My senses were on overdrive over in these countries and you don’t realize how you’re used to certain sights and smells until you go to somewhere completely different.  Sure, guide books will warn you about really spicy hot food in Southeast Asia but will they tell you about the tent in the middle of an open market where it smells like old and drying blood remnants from when they butchered the meat earlier in the morning? No, they won't!  I remember staying at a motel in Ho Chi Minh City and sitting on the couch resting when the owner of the motel comes out with a duck and held it by the body and proceeded to hit its head against the floor because it was dinner.  I was shocked to say the least but I just watched in quiet horror because I knew that was how they did things over there.  They didn't have regulations like we do in US about fair treatment of animals as well as humane deaths.  She sees it as food and a means to an end and she only knew one way to kill it.  She then proceeded to take the dying or dead duck and scared the poor dog watching her by shoving the limp duck in its face before it ran off. Yeah, I was shocked to say the least but I wasn't going make a huge production of it and I schooled my expression to make sure my shock wasn't completely evident - I'm sure my eyes were all bugged out though. I almost wonder if the old woman had a sadistic side to her and wanted to see if the shock value of her killing the duck would affect me. I almost thought she was waiting for some kind of reaction from me. Oh, well. I guess I disappointed her but I wasn't going to be her entertainment at the expense of that poor duck - now I do sound like a privileged '1st Worlder' (not a word but I don't care! I'll just coin it!).

I caught a bus on my way back from Viet Nam to Thailand and we made a stop through Cambodiato get there.  The bus stop had a stall of bugs - and mind you I'm not that picky of an eater - I am more than willing to try a few different bugs but not a whole cart of roaches the size of my palm!  I draw the line at roaches and really squishy bugs unless they are cooked but I still won’t try a roasted roach.  Traumatized by them as a kid.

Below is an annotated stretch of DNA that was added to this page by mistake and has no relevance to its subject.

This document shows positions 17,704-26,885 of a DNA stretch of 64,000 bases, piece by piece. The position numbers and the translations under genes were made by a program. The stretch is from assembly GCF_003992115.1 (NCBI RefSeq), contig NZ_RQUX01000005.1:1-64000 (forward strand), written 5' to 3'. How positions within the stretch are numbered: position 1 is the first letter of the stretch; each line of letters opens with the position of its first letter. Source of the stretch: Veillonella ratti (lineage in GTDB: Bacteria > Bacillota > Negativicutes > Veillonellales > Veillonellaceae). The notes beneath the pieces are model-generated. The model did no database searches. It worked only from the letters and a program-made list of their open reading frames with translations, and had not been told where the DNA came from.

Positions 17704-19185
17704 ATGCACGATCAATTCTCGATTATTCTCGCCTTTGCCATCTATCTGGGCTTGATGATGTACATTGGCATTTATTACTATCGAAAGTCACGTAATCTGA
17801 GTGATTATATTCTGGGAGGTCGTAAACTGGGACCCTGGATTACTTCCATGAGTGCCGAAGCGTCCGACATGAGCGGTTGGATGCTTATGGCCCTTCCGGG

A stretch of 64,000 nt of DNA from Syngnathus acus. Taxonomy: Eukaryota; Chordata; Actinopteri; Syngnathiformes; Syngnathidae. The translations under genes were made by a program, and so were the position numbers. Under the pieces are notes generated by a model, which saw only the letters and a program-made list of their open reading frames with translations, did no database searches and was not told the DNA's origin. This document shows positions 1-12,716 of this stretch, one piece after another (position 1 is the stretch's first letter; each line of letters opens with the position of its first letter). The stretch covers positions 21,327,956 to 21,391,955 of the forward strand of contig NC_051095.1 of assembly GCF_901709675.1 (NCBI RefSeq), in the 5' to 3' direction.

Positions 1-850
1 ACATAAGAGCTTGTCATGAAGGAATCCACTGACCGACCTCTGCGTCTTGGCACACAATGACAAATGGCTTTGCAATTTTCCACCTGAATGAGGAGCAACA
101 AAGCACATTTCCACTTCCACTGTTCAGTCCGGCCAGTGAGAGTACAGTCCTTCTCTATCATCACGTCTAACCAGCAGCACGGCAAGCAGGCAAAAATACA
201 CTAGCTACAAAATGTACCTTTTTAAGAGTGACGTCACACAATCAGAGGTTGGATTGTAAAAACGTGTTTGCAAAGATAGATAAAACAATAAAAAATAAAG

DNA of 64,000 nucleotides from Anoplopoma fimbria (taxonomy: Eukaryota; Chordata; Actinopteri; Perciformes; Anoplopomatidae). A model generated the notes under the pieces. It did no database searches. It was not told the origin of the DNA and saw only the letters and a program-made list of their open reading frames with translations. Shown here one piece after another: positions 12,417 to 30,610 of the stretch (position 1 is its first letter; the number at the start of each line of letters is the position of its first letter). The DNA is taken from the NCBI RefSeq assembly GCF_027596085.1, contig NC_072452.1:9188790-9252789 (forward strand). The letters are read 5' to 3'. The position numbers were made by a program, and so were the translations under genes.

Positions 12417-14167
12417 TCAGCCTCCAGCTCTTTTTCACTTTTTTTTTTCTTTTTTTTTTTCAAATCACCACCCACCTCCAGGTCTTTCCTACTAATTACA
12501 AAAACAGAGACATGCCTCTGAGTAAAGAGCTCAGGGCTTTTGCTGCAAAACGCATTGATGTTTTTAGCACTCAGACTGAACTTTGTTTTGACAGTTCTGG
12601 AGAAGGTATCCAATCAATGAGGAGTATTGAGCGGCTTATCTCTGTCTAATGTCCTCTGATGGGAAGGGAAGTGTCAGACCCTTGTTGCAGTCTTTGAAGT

My travels abroad was one of the most exciting, scary and hands-on educational learning experience I’ve ever had in my whole life.  I’ve traveled to places with family but unless you are on your own and have to rely on your own instincts. I, personally, don’t think you’ve really traveled unless you’ve had that bit of fear and a bit of triumph over your own prejudices and overcoming these challenges.

Friday, October 02, 2015

Day as a Fangirl

HawaiiCon is a new Sci Fi/fantasy convention that came fruition last year and I had a blast doing that!  It seems to fall on the week of September 13th and though last year was only Friday, Saturday, and Sunday, this year an additional day was added.  Yay!

Last year, I had the pleasure of meeting the new Battlestar Galactica Cast:

We were also fortunate enough to meet Bill Morrison, the co-creater of The Simpsons and Futurerama and the local comic artist by Sam Campos

Oh, and the added bonus of Tenzen or Avatar Aang drinkin' at the bar:

I'm proud to say that I invested in the Kickstarter to get this Con going and am back to see another one.  Well, I have to admit, I was a huge anime fan back in high school and college and deep down that girl is still oohing and ahhing at the great animation, unforgettable music and memorable stories and character development.

Needless to say, when there was going to be a Cowboy Bebop and Legend of Korra reunion featured on Saturday & Sunday, I knew I had to make my way to that side of the island.  I had to make a choice on what day I could make it and I chose Saturday because Cowboy Bebop holds a special place in my heart.  Granted, if it had been the cast of the original Avatar the Last Airbender Series, I would have go to that session instead!

I did however get a picture with Avatar Korra's voice, Janet Varney and a pic with the TARDIS :D

I was really enjoying the panel between Steve Blum, Mary Elizabeth McGlynn, Melissa Fahn A.K.A. Spike, Julia, and Edward.

Mary sang for us and Steve played the ukulele.  I found out that everyone on the panel was very musical.  Edward was the understudy for Kristin in Wicked!  I'm curious to see an old show with her now!

Best yet, I had Steve Blum promote my book, 5 Senses and I was absolutely thrilled about that.  You may be wondering why I'm so happy I have a 17 sec clip of someone talking about my book, well it goes back to the whole nostalgic thing.  I was obsessed with animation and was even considering if I wanted to get into art - I don't have the chops for it but at least one of my goals in high school came true - and naturally I loved the talent behind the art and their voices.

Mary Elizabeth McGlynn & Steve Blum - very nice down to earth people

Steve Blum is a legend among the voice acting community.  This guy voiced great characters like Spike from Cowboy Bebop, Mugen from Samurai Champoo, narrorated for Toonami and also voiced parts in Box Trolls, Digimon, Big O, Star Wars the Animated Series and many more!  The only way my day would have been absolutely perfect is if they had Wendy Lee there at the reunion as she's been in just about every show I watched as a teen.  

Here he is.

It still needs some editing but I'm glad I got him to do a recording for 5 Senses but I'm as giddy as a fangirl